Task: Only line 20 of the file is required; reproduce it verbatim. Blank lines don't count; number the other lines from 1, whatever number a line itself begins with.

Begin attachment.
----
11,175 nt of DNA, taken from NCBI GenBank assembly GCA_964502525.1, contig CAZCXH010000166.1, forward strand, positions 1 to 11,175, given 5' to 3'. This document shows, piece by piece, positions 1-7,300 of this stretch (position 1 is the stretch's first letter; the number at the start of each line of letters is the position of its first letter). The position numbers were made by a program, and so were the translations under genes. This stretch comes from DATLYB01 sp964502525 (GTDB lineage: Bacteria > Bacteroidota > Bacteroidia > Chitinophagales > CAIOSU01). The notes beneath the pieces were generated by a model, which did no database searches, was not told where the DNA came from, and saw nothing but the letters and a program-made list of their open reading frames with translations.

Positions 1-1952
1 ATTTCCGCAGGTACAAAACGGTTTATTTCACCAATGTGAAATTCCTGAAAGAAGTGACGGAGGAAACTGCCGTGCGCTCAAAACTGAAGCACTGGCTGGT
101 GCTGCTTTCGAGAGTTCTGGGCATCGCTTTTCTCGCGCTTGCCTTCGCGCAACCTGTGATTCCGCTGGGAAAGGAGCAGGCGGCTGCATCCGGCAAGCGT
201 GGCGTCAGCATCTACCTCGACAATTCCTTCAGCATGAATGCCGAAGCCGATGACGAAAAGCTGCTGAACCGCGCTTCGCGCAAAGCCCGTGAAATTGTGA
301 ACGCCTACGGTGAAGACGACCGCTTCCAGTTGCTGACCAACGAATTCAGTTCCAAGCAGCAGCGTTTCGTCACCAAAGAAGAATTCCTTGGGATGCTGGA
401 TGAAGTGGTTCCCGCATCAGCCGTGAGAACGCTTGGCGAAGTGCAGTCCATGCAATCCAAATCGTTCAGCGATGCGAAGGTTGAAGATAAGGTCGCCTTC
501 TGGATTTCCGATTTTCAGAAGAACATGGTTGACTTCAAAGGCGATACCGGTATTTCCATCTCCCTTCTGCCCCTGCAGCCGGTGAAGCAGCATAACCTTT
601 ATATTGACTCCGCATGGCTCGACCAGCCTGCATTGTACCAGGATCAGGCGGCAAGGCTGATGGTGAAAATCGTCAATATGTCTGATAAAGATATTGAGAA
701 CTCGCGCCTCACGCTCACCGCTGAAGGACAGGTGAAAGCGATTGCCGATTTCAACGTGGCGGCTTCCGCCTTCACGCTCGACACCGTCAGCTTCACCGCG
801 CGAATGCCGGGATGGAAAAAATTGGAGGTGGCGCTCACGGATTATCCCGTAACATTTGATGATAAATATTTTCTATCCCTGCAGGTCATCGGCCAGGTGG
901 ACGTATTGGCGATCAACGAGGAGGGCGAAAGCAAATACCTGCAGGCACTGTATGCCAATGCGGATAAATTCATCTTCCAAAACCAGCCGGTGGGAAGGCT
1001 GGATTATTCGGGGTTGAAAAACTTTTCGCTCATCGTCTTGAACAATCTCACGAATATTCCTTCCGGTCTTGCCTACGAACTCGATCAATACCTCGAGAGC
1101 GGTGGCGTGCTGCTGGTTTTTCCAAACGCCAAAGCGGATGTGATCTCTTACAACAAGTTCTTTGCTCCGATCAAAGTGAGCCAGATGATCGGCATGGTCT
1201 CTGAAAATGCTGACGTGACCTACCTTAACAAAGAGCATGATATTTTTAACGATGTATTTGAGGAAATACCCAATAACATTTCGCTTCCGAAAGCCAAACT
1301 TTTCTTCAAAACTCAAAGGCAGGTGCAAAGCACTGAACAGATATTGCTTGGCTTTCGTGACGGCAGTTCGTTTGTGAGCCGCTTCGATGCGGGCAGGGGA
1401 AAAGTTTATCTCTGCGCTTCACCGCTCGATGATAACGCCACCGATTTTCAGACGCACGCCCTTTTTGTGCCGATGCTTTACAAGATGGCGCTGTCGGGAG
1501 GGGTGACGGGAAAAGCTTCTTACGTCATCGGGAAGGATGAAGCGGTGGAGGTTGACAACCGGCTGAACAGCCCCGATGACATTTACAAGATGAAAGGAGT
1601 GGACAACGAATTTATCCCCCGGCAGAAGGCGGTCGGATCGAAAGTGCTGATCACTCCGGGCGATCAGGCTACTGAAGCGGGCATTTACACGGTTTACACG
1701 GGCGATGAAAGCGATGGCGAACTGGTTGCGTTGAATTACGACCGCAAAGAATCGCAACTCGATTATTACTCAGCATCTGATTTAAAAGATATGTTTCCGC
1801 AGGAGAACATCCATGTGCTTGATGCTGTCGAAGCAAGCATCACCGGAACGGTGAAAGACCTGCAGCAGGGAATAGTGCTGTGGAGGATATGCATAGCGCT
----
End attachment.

1701 GGCGATGAAAGCGATGGCGAACTGGTTGCGTTGAATTACGACCGCAAAGAATCGCAACTCGATTATTACTCAGCATCTGATTTAAAAGATATGTTTCCGC